2. Since everything is in docker and not in the cloud, we are going to need to setup the database now, dump it, and then make it ridiculously easy for a potentially non-technical person to use.
  3. To accomplish this, we are going to want to make a custom dashboard to add to Hesk to do the dump, restore, and some other minor functions specific to Hesk.

So let’s start by quickly creating the custom dashboard and then setting up Hesk for the first time.


In the root project directory, create a new file called dash.php. Please read the comments to help you understand what’s going on!


// This function is an easy way for the end user to delete the install directory (a requirement of Hesk after setup)
    function remove_install() {
        shell_exec("rm -r install");

// The dump function will be used to dump our database and place it into the bound data volume (specified in docker-compose.yml)
    function dump() {
        shell_exec("mysqldump -u root hesk > /public_html/data/dump.sql && cp /public_html/ /public_html/data");
// The restore function will restore the dump.sql file found in the data volume.
    function restore() {
        shell_exec("mysql -u root hesk < /public_html/data/dump.sql && rm -r /public_html/install && cp /public_html/data/ /public_html");

//The following if statements will execute the functions as supplied by the links at the bottom of this document.
    if (isset($_GET['rminstall'])) {
    } elseif (isset($_GET['dump'])) {
    } elseif (isset($_GET['restore'])) {

    body {
    a {
        border:1px solid gray;
        text-decoration: none;

<!-- The following anchors will provide a streamlined way for the end user to execute the required commands without needing technical knowledge -->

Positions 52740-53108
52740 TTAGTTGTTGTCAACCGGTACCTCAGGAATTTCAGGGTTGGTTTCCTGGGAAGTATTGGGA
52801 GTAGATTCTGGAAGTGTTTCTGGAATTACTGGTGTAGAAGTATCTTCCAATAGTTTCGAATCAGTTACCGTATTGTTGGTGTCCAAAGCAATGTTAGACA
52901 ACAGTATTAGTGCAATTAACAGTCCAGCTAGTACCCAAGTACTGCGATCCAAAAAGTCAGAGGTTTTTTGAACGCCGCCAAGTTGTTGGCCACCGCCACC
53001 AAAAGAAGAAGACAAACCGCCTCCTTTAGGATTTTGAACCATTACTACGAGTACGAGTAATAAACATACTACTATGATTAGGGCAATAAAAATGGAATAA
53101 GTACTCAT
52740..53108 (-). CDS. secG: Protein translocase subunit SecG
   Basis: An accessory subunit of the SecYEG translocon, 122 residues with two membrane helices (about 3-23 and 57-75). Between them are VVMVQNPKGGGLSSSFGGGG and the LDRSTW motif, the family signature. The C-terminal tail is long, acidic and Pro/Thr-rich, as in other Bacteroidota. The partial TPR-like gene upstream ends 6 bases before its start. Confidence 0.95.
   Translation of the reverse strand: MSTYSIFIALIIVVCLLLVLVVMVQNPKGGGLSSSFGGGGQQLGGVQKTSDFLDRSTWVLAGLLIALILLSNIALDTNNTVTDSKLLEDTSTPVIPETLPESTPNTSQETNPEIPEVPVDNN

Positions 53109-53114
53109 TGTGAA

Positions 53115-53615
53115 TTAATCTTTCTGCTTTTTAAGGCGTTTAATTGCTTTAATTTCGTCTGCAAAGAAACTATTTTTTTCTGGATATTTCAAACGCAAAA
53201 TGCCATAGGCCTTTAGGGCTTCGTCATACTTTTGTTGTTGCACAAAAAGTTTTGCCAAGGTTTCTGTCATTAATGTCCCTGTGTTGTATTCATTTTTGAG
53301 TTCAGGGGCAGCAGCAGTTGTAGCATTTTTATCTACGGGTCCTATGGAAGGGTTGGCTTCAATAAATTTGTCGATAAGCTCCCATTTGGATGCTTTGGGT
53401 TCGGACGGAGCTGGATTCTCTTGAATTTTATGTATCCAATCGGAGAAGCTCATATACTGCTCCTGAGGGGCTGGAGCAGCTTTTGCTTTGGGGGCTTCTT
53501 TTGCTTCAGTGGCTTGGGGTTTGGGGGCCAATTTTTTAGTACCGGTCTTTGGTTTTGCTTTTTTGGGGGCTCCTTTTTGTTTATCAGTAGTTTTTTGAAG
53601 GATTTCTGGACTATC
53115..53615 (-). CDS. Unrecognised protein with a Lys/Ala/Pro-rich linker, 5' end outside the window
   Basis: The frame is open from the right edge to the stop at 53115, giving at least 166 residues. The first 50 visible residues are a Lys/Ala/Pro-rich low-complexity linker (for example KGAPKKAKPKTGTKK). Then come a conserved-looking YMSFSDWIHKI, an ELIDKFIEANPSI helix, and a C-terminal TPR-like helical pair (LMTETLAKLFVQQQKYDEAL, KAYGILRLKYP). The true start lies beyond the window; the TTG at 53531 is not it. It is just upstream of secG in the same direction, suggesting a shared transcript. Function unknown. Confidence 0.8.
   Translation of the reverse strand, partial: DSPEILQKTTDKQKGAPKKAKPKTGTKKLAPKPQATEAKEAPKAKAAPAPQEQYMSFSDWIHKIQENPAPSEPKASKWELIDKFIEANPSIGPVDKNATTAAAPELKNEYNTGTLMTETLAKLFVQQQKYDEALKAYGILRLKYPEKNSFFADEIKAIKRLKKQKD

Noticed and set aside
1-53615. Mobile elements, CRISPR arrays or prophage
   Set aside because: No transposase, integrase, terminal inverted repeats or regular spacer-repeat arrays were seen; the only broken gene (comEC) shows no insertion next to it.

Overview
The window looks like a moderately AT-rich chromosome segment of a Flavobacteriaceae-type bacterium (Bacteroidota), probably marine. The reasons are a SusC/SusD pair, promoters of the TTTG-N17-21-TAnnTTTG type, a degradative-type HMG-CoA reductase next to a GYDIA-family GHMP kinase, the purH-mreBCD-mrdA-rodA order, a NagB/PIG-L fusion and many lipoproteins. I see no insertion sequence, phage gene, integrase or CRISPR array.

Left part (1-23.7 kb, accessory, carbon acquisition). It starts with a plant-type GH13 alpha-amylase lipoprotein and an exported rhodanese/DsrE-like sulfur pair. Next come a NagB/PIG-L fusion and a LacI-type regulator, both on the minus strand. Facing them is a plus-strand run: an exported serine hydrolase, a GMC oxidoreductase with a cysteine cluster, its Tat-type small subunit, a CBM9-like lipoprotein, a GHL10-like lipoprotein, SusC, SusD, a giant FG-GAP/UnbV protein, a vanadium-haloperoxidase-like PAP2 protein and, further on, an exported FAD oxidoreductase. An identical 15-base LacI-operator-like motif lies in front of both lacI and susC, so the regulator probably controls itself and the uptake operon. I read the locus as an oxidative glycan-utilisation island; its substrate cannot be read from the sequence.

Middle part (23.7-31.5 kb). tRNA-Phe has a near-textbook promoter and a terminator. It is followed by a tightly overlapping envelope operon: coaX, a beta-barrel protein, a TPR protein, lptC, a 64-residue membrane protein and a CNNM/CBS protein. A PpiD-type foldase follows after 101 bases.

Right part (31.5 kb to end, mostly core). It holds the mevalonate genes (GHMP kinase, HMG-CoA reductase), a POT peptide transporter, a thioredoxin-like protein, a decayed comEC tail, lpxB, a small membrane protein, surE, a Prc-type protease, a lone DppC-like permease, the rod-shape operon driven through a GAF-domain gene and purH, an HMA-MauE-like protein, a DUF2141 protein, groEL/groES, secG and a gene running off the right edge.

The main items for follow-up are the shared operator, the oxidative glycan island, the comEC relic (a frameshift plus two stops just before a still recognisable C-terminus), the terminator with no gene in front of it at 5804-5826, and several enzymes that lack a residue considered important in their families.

<a href="?dump=true">Dump Database</a>
<a href="dash.php?rminstall=true">Remove Install Dir</a>
<a href="?restore=true">Restore Database</a>
<a href="/admin/admin_main.php" target="_blank">Admin</a>


Now save that file and let’s quickly create the header before moving on to Hesk specific setup.


Hesk is using the header.txt file in the root dir to allow us to add our own code to the project before the body tag. Open that file and place the following there.

<!-- Custom code to be included after <body> tag -->
<a href="/install/install.php">Install</a>
<a href="/dash.php">Demo Dashboard</a>


Now save that and let’s build Hesk.

5.) Building and running with docker-compose

    Now that we have everything our docker-compose file requires, we can build Hesk. Run the following in your project root directory:

docker-compose build && docker-compose up &


This might take a few minutes so be patient! Once the container is up, move on to the next step.


6.) Setting up Hesk

    Once the container is up and healthy, navigate to http://localhost:8000 and you will see the following:



In the top left of the screen, you should see our custom header. Click Install and perform the following:


  1. Read the License agreement and click I ACCEPT
  2. On the next screen, update the database user, password, hesk username and password to:
    1. root
    2. Empty password (since we set it up that way)
    3. admin
    4. welcome



Then click Continue


On the following page you will see more instructions. If you click Skip Directly to Settings you will be prompted to delete the Install directory. That’s where our dashboard comes into play! Sure, you could exec into the pod and rm it…but you are technical! We  have to assume the user reviewing our end product is able to accomplish this setup with ease.


Navigate to http://localhost:8000/dash.php